Sunday, July 16, 2017

Oregon Caves Chateau - Little D Gets an Upgrade

The Oregon Caves Chateau, owned by the National Park Service and operated by a local non-profit, is one of the “Great” lodges of the Pacific Northwest.  Built in 1934 by private money and purchased by the Feds, it is need of significant upgrades, the funding for which is currently pending at the Congressional level.

The Friends of the Oregon Caves & Chateau, a 501-c3 chartered to support the efforts of the NPS at the Caves, has undertaken a series of projects over the past few years designed to help the Chateau, and NPS, figure out some of the restoration issues.  We’ve written before about the “Nu-Wood” interior wall cladding.

The Friends’ current project is the rehabilitation of Little D, the former staff dining area, located on the 2nd basement level.  Built to feed the original cave guides, college students who worked here during the summer, Little D has never been available to the public and, since the end of the cave guide program, has essentially been unused.  We’re rebuilding the kitchen, upgrading the interior, and transforming Little D into a large group meeting space that will be available for dining, educational programs, and all sorts of other events that currently aren’t possible.  The long term goal is that Little D can operate independently, during the shoulder season, and extend food service and programs at the Caves without having to open the full Chateau.

Little D was painted all white in 1964, following flood damage.  It is clad with Nu-Wood, and the columns have been painted out.  It’s pretty functional.  We’ve come up with a plan to paint and spruce it up to create a more attractive space, with new lighting, and some faux paint treatments (graining the columns, for example) that better capture the original lodge character.  

This includes the recreation of a chair rail element to divide the upper and lower walls.  Built from three pieces of wood, each painted to match the character-defining Monterey Furniture of the chateau, it's not a complex detail, but a time-consuming one.  Since nobody else was available (willing?) to mill and build (and paint!) the chair-rail design, we offered to do it.  It was fun to put the wood shop to good use.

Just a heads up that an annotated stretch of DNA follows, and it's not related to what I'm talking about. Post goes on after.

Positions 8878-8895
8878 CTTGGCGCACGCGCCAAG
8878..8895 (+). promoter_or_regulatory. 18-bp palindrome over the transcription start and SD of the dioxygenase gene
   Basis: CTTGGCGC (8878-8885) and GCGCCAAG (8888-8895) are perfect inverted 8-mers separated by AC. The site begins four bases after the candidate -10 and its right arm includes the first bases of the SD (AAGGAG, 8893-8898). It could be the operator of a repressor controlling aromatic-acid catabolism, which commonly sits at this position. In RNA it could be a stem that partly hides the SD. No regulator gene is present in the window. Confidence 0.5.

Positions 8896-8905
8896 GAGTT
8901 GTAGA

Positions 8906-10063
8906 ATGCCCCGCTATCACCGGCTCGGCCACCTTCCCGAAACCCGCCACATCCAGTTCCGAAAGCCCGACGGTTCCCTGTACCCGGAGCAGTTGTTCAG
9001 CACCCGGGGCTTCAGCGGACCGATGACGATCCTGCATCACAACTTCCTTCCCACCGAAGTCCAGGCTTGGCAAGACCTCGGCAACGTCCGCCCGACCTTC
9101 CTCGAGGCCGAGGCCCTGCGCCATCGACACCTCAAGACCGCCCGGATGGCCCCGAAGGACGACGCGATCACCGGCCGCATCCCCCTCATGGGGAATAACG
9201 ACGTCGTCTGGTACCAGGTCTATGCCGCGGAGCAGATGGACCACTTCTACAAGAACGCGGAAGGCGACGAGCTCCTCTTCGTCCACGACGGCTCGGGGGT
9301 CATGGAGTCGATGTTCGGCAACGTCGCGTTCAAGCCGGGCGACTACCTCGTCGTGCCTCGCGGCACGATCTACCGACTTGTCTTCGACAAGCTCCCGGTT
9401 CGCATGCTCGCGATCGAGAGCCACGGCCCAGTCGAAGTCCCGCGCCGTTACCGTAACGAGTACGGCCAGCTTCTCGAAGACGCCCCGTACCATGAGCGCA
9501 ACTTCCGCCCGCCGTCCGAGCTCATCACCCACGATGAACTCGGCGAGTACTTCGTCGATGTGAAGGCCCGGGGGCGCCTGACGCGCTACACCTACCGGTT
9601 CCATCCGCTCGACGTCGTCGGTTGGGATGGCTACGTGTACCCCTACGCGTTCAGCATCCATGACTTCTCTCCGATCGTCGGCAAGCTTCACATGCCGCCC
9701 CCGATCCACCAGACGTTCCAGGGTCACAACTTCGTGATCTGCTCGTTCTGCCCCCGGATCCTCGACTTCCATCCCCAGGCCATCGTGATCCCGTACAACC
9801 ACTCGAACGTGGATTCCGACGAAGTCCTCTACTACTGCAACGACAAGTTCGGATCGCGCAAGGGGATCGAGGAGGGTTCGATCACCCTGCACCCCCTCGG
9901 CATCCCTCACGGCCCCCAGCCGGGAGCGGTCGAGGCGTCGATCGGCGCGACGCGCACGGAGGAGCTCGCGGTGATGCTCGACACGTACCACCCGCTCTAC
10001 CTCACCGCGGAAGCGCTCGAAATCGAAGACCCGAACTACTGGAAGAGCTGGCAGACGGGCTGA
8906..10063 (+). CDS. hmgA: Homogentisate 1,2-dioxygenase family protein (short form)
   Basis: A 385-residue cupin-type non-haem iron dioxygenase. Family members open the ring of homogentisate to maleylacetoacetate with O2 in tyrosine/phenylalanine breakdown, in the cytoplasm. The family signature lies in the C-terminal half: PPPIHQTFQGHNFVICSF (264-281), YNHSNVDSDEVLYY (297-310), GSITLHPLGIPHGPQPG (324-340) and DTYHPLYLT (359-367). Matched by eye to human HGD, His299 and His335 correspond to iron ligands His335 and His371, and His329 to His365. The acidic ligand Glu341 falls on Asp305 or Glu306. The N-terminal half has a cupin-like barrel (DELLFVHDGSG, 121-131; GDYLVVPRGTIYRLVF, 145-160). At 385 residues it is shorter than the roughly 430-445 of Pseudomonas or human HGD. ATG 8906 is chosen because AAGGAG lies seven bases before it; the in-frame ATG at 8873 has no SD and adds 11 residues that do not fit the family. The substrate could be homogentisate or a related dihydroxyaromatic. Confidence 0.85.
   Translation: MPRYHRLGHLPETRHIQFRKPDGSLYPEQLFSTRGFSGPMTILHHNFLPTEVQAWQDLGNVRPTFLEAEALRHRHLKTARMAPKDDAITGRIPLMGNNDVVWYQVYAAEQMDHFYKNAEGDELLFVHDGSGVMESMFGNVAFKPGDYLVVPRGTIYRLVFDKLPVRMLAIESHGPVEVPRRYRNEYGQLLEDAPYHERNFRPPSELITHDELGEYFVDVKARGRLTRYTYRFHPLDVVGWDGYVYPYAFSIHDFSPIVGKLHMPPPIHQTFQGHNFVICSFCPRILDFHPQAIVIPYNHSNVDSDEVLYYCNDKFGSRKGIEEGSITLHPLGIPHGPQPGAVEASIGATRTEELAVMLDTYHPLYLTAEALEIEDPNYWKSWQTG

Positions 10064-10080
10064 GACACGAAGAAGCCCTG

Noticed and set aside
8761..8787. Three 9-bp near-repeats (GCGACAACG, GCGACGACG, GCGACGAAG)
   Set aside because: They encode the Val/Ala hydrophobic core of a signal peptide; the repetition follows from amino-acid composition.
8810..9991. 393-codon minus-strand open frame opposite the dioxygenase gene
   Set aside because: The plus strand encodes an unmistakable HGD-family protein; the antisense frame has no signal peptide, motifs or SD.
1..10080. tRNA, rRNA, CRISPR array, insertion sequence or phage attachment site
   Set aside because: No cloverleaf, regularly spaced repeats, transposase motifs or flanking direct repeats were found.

Monday, June 13, 2016

Building codes, vs. Building Communities

Long time readers of this blog or our PreserveOregon page on Facebook know that we are often frustrated by building code and code officials.  Not that there is anything wrong with efforts to assure that new (or restored) buildings are safe but there is an unfortunate lack of flexibility in the application code and a forest-for-the-trees approach the government and legal system bring to enforcement that is based on liability, not logic.  Code officials, and because of them, the public, often believe that “doesn’t meet code” is the same thing as “dangerous.”  That is rarely the case.  The building you are in right now, unless it was built yesterday, doesn’t “meet code.”

Certainly there are historic buildings that have structural or systems issues that should be corrected.  But as code officials are prone to remind you, because “somebody died for every line of building code,” code is based on the concept that every building should be absolutely no ifs ands or buts as safe as technology can make it.  Building code reminds me of TSA…because one stupid guy tried to blow up an airplane with a shoe bomb, every single airplane passenger has to remove their shoes.  I’m not sure that is really necessary.

A major problem with all that code-driven safety is that it costs lots of money.  Sometimes the burden for existing buildings is so high that owners won’t upgrade at all, because doing so triggers a requirement for full code compliance.  That can leave buildings, un-reinforced masonry buildings for example, completely under-structured even when financially viable upgrades could be easily done but a full code compliant upgrade isn't possible or feasible.  I have long said that you can upgrade most anything to 90% of current code for $X, but the last 10% will cost you $100x more.  I’m not mathematician, but I'm pretty sure that 90% is better than nothing.  I think allowing major improvement, even if not full code compliance, is a good thing for many reasons, preservation being just one of them.  And, of course, the reality is that building code, because of lawsuits, has a huge CYA component that drives costs through the roof and provides little additional benefit.  That too, even for new construction, has huge implications.